I clearly remember the frustration. Things hadn’t worked out the way I had envisaged!
Let me take you to the eighties.
I was studying for a degree in architecture and taking my usual walk through Plymouth city centre. As I walked through an underpass I spotted a homeless man. For some reason that morning I didn’t avert my eyes and march straight pass. Instead I caught his eye and immediately reached into my pocket for some coins. In an instance I gave him a couple.
In retrospect it was a strange exchange. I may have mumbled a few words, but there wasn’t what one would consider a conversation. It was over in a flash.
He was my good deed for the day. I had done my bit. I admit though it felt awkward. I certainly hadn’t invested any of my time into really helping this individual. It’s clear now I was simply going through the motions.
Fast forward five hours later, having spent the morning working in the design studio. It was time for some lunch. I found myself walking back towards the underpass on my way into the city. As I approach the underpass I spot the same homeless man in the distance. He was sitting on the grass bank before the underpass. To my disdain he was slugging out of a bottle of whisky. I probably thought oh well it’s OK for some. Crazy I know, as if this man had deliberately chosen this lifestyle for himself.
It’s at this moment when I felt the frustration mentioned in the opening paragraph. I hadn’t bargained my gift being spent on alcohol.
I assumed the money would be spent on a coffee and perhaps a sandwich.
In fact I actually expected this to be the case, as if I had only offered the money on the provision this would indeed happen. Flawed thinking I know, but back then it made sense to me!
As a student with limited real life experience it’s fair to say I wasn’t mature enough to appreciate how easily someone can’t become homeless. Without a solid network, the change in lifestyle can be swift. Maybe due to losing a job or suffering from mental health. There are many reasons why someone can suddenly become homeless.
Since following Derek’s journey from North to South Vietnam on Periscope and supporting his goal now to help 50 charities in 50 countries he has taught me a very important lesson. It’s a lesson I could have done with knowing decades ago. Quite simply. It’s isn’t our job to NOT judge the homeless.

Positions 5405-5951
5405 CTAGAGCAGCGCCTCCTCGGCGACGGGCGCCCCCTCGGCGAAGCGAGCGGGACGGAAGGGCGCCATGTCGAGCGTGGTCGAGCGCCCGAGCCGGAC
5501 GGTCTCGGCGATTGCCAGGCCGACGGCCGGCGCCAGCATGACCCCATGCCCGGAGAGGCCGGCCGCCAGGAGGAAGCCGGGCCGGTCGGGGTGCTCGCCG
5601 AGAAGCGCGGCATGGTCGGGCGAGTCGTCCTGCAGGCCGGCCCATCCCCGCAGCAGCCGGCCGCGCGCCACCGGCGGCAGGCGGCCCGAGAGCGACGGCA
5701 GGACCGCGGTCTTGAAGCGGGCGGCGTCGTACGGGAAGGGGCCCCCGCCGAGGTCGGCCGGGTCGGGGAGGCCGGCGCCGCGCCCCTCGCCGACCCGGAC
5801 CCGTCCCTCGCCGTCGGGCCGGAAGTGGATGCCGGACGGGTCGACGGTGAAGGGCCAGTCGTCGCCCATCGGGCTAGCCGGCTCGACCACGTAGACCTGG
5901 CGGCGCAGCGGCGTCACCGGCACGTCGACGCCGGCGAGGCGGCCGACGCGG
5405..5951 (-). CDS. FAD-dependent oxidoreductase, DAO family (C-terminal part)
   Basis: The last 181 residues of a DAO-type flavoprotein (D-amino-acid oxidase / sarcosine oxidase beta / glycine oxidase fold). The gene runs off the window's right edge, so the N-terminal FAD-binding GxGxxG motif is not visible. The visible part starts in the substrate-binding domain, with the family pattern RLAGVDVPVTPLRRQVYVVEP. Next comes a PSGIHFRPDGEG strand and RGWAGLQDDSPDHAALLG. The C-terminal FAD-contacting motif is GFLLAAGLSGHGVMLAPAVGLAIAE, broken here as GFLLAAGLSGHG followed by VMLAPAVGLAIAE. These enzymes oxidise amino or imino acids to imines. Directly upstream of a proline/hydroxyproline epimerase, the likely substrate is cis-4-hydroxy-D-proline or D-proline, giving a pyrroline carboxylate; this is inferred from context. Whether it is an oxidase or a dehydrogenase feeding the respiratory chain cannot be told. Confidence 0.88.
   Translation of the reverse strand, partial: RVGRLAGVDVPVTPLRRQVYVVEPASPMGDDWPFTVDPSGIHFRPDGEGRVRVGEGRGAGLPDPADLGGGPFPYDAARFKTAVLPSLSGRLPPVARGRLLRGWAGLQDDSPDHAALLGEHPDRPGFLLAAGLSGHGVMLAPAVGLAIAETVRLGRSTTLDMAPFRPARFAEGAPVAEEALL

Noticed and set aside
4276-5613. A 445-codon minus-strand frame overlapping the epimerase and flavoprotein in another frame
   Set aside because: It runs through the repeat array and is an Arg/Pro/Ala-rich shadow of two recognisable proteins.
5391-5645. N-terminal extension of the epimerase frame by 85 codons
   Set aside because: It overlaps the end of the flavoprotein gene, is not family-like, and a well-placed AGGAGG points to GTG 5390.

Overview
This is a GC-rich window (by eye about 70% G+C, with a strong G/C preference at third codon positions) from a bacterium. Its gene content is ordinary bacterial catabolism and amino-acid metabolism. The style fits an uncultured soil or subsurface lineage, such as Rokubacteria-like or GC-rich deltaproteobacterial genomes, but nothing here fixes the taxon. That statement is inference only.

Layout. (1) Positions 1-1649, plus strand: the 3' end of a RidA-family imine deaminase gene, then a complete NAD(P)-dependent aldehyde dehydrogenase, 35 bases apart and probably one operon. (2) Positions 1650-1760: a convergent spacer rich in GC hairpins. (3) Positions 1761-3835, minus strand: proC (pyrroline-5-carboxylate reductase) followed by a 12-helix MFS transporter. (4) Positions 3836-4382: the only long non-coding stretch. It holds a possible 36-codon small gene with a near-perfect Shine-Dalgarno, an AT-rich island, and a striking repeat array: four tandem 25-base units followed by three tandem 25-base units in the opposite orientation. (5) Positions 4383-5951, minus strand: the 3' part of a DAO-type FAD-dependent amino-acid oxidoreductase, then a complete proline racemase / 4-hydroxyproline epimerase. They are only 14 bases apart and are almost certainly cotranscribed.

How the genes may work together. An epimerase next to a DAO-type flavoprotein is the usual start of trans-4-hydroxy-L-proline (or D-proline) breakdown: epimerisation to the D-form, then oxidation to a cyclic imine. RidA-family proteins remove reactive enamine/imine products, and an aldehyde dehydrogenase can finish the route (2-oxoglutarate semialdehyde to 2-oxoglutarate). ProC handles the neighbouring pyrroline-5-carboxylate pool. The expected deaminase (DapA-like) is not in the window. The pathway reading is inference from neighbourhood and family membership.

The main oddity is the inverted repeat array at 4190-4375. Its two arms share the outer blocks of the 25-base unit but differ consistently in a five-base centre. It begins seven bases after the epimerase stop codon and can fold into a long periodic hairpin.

Instead of judging it’s a time to listen, hear their story, and in some small way show you really care. Take the time to speak and listen to them in a non judgemental way. It’s time to stop assuming you know their story by simply looking at them.
Here’s the thing. I personally speak to plenty of other dog owners when I’m out walking my bulldog Sid. So why should that change if I walk pass a homeless person. I should smile and say hello. C’mon Andy it shouldn’t surprise you to learn they are human as well!
I was struck by Derek’s words. It isn’t for us to make judgements about their addiction. Maybe the drugs and alcohol are the only things that get them through the day.
A few days ago I spotted a homeless man walking through St. Andrews with his ageing golden lab,
As I walked off the beach he was setting up his bed for the night in one of the brick shelters near the beach. He was muttering to himself and I immediately without hesitation started a conversation. I asked him how he was and what his dog was called. I showed an interest and within a minute or so he had told me about his circumstances.
Maybe it was easier because he had a dog. Isn’t conversation easier when you can quickly sense something you both have in common. I reached into my pocket and gave him a large handful of dog biscuits. We shook hands and I said I would see him around.
In that moment of saying goodbye, the enormity of how lucky I am struck me. I wasn’t scared or lonely. I knew I would be safe that night. He on the other hand was truly suffering. Life didn’t seem fair.
Derek has taught me the power of striking up a conversation, when others are walking past. Recently he took it upon himself to be homeless for 24 hours in Edinburgh. It was an opportunity to walk in their shoes. Using Periscope we were able to experience what he went through. This included his fight for survival and the disdain from others walking home.
It further cemented my belief I never want to be the person that walks past the homeless making ill-founded judgements. Instead I want to be the one who offers a random act of kindliness. I urge you to be the same.
Thank you Derek for one almighty life lesson.